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What is "unbounded dynamic polymorphism" in Smalltalk? Could someone provide an example?

It's mentioned in this book:C++ templates: the complete guide, p. 238.

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I think Stephan's answer is right on the spot. As a side note, c++ book is very rarely a good source of information about Smalltalk. Some would be tempted to say about OOP as well. –  Davorin Ruševljan Feb 16 '12 at 7:48

3 Answers 3

up vote 4 down vote accepted

See In c++: Polymorphism implemented via inheritance is bounded and dynamic:

  • Bounded means that the interfaces of the types participating in the polymorphic behavior are predetermined by the design of the common base class (other terms for this concept are invasive or intrusive).
  • Dynamic means that the binding of the interfaces is done at run time (dynamically).

Polymorphism implemented via templates is unbounded and static:

  • Unbounded means that the interfaces of the types participating in the polymorphic behavior are not predetermined (other terms for this concept are noninvasive or nonintrusive).
  • Static means that the binding of the interfaces is done at compile time (statically).

In Smalltalk, an object can decide if and how it wants to react to a message being sent at runtime.

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In C++ the method you call on an object is decided at compile time. For a non-virtual method this is a straightforward, for a virtual call it's done via a vtable lookup. However, the key thing with the virtual call (which is where they polymorphism) comes in, is that the compiler has decided that it's valid to call the method and it knows which entry in the vtable to use. In

In Smalltalk the call is resolved at runtime. The type of the object being called against can vary between invocations and therefore the correct method (which may have been overridden) cannot be bound at compile time (the unbound bit) and must be resolved (the dynamic bit) at runtime.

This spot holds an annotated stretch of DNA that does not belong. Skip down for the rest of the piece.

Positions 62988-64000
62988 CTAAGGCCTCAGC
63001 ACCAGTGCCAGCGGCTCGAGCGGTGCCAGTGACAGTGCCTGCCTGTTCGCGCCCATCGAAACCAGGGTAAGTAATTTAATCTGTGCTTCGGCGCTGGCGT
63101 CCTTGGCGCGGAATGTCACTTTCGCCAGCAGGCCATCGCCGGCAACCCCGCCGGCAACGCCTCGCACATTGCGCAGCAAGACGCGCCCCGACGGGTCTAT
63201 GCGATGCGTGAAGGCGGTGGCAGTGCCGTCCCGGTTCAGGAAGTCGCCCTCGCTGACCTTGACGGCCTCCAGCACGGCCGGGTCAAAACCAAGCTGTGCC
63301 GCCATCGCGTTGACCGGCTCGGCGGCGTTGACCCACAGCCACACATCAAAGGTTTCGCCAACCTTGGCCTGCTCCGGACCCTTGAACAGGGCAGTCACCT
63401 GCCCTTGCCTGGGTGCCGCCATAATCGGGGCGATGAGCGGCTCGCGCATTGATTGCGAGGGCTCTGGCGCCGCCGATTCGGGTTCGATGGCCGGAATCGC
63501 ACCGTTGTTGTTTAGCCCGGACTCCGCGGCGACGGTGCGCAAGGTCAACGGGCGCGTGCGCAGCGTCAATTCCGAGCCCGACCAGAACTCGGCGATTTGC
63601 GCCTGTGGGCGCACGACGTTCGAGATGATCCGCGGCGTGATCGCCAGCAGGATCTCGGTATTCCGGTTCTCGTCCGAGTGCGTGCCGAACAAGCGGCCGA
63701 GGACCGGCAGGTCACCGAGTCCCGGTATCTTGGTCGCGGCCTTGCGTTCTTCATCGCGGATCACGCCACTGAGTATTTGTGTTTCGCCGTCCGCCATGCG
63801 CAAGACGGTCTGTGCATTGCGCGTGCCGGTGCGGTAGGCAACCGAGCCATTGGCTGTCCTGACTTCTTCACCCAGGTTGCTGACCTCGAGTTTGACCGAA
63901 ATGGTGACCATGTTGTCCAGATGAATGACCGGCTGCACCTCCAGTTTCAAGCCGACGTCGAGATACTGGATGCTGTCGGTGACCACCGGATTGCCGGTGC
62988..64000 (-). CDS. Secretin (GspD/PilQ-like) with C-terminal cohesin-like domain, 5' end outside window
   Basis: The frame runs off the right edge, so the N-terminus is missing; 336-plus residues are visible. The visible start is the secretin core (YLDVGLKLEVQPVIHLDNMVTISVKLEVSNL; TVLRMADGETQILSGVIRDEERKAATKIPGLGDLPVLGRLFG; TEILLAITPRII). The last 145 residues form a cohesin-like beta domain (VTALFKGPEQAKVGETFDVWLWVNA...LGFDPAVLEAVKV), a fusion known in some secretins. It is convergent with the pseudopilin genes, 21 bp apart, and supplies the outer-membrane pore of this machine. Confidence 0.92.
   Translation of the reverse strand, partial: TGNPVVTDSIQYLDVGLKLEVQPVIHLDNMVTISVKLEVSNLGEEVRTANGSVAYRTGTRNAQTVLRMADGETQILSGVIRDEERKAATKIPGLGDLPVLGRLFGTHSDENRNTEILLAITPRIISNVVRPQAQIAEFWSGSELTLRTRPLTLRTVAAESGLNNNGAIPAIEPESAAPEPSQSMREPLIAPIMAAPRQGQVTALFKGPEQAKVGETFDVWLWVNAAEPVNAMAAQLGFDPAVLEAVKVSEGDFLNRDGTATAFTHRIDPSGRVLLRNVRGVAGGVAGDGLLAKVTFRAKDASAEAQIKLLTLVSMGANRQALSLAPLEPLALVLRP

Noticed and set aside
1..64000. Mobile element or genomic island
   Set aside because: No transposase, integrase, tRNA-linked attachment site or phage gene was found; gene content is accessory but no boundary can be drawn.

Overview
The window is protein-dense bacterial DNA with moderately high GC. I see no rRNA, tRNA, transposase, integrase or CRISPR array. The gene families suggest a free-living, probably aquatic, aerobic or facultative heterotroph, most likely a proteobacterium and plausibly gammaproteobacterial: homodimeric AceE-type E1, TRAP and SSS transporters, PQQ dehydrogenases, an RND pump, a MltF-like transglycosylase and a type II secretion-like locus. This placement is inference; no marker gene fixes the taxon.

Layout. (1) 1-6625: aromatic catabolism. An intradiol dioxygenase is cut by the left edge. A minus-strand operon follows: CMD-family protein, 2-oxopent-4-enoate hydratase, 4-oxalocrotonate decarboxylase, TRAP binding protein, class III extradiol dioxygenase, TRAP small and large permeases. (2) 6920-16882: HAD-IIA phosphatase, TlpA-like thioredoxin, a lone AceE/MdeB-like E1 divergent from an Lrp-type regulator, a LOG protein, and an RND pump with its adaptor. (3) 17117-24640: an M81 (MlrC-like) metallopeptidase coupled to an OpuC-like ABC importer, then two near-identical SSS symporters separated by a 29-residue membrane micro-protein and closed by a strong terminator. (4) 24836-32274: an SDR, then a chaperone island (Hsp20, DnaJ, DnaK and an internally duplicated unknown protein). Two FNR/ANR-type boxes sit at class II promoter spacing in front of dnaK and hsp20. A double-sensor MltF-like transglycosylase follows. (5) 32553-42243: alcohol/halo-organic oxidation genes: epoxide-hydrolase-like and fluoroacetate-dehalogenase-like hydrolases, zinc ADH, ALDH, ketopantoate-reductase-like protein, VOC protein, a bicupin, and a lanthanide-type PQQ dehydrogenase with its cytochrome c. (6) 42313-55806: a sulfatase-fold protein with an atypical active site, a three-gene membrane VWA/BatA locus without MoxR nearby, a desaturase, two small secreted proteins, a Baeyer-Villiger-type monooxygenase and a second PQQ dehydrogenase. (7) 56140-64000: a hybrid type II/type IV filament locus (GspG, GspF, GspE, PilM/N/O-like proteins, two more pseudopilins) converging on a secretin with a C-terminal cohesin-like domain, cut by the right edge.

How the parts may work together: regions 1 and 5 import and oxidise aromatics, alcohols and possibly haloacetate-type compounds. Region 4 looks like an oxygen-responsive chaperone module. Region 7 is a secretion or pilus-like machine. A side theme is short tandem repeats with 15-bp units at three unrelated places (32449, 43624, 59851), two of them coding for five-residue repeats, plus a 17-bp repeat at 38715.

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unbounded dynamic polymorphism is not a language specific feature. So I am assuming that your question

What is "unbounded dynamic polymorphism" in Smalltalk?

Can be simplify to

What is "unbounded dynamic polymorphism"?

Which is explain in the documentation you've mention. I guess you are asking what make smalltalk a unbounded dynamic polymorphic language? First of all I am not giving credit to the term bound vs. unbound. The definition is not clear to me.

For example suppose I have a template class A, if you choose to instantiate it as a A<int> it is bound, there is no undeterministic things here. Even for the class A the interface is predetermined. What I would say is that template is a way of having polymorphic type in the same sense of Haskell type system.

I think the use of the term unbound/bound result of a poor definition of what is polymorphism. Polymorphism can apply to type or interface.

A polymorphic interface is a interface that can be implement choosing different behavior. For example object a, b, c can all respond in a different way to a Copy interface.

A polymorphic type is a type that have parameter.

As you can see polymorphic interface and polymorphic type are 2 things unrelated.

In other to classify C++ and smalltalk I would say the C++ is a statically type language with polymorphic type. And smalltalk is a dynamically type language. And it does not need polymorphic typing system because polymorphic type are only sensible in statically type language.

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